U G Krishnamurthy – The Enlightened Man

U. G. Krishnamurthy

People call me an ‘enlightened man’ – I detest that term – they can’t find any other word to describe the way I am functioning. At the same time, I point out that there is no such thing as enlightenment at all. I say that because all my life I’ve searched and wanted to be an enlightened man, and I discovered that there is no such thing as enlightenment at all, and so the question whether a particular person is enlightened or not doesn’t arise. There is no power outside of man. Man has created God out of fear. So the problem is fear and not God.

I am not out to liberate anybody. You have to liberate yourself, and you are unable to do that. What I have to say will not do it. I am only interested in describing this state, in clearing away the occultation and mystification in which those people in the ‘holy business’ have shrouded the whole thing. Maybe I can convince you not to waste a lot of time and energy, looking for a state which does not exist except in your imagination.

I discovered for myself and by myself that there is no self to realize — that’s the realization I am talking about. It comes as a shattering blow. It hits you like a thunderbolt. You have invested everything in one basket, self-realization, and, in the end, suddenly you discover that there is no self to discover, no self to realize — and you say to yourself “What the hell have I been doing all my life?!” That blasts you.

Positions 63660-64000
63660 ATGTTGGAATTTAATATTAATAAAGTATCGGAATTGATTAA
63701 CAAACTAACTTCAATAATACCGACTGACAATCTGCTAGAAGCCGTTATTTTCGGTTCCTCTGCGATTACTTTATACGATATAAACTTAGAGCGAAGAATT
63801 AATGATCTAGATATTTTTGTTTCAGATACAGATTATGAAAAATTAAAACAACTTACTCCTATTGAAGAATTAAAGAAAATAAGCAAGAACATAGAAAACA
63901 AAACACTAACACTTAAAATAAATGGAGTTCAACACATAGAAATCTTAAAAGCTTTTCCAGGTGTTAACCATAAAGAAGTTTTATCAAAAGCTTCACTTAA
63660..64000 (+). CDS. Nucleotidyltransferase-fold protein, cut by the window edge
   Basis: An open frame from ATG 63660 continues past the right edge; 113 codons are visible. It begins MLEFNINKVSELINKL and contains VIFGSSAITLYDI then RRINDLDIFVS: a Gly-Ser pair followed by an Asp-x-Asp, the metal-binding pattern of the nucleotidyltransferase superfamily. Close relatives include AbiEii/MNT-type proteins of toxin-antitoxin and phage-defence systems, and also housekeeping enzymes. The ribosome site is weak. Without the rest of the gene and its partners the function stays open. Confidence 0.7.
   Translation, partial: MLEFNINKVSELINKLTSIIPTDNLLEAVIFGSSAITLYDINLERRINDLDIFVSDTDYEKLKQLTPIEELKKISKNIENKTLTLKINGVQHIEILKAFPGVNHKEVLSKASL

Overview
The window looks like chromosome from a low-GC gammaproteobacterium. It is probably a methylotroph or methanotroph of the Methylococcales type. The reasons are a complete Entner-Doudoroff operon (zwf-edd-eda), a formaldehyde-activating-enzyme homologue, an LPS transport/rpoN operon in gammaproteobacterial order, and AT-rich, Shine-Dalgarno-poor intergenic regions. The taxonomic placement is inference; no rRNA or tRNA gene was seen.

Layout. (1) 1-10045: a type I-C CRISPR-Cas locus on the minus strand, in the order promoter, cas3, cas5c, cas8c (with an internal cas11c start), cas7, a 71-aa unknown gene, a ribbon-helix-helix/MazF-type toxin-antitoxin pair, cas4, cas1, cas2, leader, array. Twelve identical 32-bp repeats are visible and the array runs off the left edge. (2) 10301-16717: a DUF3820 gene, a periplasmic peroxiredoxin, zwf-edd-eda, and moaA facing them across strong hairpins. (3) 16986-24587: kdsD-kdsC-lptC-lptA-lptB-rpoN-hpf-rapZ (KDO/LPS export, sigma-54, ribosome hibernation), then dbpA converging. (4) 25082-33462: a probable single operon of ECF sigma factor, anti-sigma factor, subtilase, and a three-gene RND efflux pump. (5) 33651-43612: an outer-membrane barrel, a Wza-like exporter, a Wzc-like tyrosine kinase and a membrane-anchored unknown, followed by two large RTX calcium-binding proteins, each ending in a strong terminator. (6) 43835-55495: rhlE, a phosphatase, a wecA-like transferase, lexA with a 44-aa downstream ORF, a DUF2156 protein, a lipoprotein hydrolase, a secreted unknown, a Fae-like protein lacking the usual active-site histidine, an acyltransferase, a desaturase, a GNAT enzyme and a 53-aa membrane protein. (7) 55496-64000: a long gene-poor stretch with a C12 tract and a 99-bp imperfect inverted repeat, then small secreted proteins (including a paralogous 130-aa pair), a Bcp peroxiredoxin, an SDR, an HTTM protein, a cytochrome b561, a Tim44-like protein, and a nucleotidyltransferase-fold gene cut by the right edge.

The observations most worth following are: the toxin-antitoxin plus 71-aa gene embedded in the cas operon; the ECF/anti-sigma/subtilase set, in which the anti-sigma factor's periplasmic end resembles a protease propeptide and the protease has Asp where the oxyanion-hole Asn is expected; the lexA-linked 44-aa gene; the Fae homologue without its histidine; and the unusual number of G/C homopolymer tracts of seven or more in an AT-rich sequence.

What is necessary for man is to free himself from the entire past of mankind, not only his individual past. That is to say, you have to free yourself from what every man before you has thought, felt and experienced — then only is it possible for you to be yourself. The whole purpose of my talking to people is to point out the uniqueness of every individual. Culture or civilization or whatever you might call it has always tried to fit us into a framework. Man is not man at all; I call him a ‘unique animal’ and man will remain a unique animal as long as he’s burdened by the culture.

Nature, in its own way, throws out, from time to time, some flower, the end-product of human evolution. This cannot be used by the evolutionary process as a model for creating another one — that is why I say this is the end-product of human evolution — if it throws out one flower, that’s it, you see. Such a flower, you can put it in a museum and look at it — that’s all you can do.

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